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Rotary or Reciprocating Air Compressors? You Make The Call

If you’re thinking this isn’t the first time we’ve covered air compressors, you’re right. But technology always changes and we like to make sure we stay on top of the major subjects, so we’re circling back to the most common compressor question: what type is best?

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When selecting or deciding on a compressor, the answer first and foremost comes down to determining the air demand or duty cycle that would be required of a compressor in your shop. Putting it simply, how big is your shop, how many air tools are in use at one time and what type of air tools are being used? A general automotive repair shop, for example, may use impact wrenches and other air tools on and off during the day for short periods of time, whereas a large autobody repair shop may see almost constant use of air-powered sanders and spray guns throughout the day. These two examples represent completely different air flow demands.

With the air flow demands of your shop in mind, the next step is to understand the primary differences between the two types of compressors, and how duty cycle ties into the picture.

Most reciprocating (piston) compressors are air-cooled and their duty cycles are generally between 50-75%. What this means is that if the duty cycle is 75%, for example, the compressor must be shut off for cooling at least 25% of the time.

 “Approximately 2,500 BTU per horsepower is generated when air is compressed,” said Dan Leiss, president of Jenny Products Inc. “Even though they have a fan built into the flywheel to help cool the pump, piston compressors must cool to prevent overheating.”

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Rotary compressors are liquid cooled and can run continuously at 100% duty cycle, which would be better suited for a shop with constant, high air demand. 

“If they need continuous flows for long stretches of time, a rotary is a strong option,” said Michael Camber, marketing services manager for Kaeser Compressors Inc. “In fact, rotaries thrive in high duty cycle applications.”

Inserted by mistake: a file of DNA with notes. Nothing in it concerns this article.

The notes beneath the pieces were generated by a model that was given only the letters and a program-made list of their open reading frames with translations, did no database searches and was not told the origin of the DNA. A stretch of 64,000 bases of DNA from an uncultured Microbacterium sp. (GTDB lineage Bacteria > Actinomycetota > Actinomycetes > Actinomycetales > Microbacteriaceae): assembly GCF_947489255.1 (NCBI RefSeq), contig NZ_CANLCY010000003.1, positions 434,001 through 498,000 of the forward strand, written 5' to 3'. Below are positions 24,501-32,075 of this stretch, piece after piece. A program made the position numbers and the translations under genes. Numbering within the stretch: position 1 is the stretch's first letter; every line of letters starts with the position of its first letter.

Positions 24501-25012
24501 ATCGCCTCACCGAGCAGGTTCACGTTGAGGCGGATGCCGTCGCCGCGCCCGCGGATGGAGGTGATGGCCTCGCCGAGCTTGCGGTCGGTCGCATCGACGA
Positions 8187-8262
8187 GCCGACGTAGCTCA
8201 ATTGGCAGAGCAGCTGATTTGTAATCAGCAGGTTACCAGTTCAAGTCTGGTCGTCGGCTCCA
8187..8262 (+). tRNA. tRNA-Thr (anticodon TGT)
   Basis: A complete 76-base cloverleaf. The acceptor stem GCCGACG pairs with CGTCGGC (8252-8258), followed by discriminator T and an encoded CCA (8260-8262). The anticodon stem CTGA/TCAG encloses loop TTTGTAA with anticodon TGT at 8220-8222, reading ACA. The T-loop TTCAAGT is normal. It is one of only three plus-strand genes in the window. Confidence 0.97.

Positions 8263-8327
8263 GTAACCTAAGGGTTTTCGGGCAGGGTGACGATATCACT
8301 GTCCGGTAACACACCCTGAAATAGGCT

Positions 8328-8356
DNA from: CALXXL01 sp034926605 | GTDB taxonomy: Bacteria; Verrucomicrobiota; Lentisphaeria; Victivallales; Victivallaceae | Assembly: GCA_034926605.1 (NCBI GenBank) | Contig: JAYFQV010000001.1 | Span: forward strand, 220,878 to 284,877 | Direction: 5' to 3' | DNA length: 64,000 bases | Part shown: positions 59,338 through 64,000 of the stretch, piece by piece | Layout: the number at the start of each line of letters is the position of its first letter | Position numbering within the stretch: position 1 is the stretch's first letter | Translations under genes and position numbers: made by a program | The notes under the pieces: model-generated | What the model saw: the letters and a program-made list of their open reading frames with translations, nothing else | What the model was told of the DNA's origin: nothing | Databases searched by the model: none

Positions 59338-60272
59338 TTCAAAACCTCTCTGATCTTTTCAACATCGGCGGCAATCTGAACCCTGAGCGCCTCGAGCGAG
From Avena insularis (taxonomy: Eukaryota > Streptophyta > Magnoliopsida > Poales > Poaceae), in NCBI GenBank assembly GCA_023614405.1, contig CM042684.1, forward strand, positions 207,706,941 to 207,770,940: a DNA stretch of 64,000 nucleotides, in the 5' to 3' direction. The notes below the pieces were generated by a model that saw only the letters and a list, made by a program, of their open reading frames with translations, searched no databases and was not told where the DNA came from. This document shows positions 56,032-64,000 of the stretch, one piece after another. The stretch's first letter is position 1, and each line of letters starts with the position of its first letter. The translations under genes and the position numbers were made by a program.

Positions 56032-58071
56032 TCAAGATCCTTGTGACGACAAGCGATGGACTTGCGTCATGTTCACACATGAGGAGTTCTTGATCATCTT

The experts agree that piston compressors are more common in general automotive repair shops and smaller tire shops and collision centers. 

“The main benefit of the rotary compressor is its ability to run non-stop for long periods without overheating,” Camber said. “Small shops rarely have this need.”

Larger collision centers and large multi-bay service centers, however, are benefitting from the advantages of rotary compressors. 

“In a bigger shop, the volume demand is going to be a lot higher, so a rotary would be well suited to handle that,” Leiss said. “Rotary compressors are much more expensive and also require more expensive maintenance, but a big enough shop will determine that the benefits of having that constant air supply will outweigh those costs.”

The overall picture starts to take shape quickly solely based on air demands, but there are additional factors that are very important to consider including air quality, noise, maintenance cost and energy efficiency.

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Rotary compressors weigh in with much quieter operation and less vibration, but what about energy efficiency? A rotary is much more efficient in terms of flow per kilowatt, so if your compressor will run a lot of hours, this could translate to a considerably lower power bill. But one advantage of piston compressors is that they only use energy when they are running.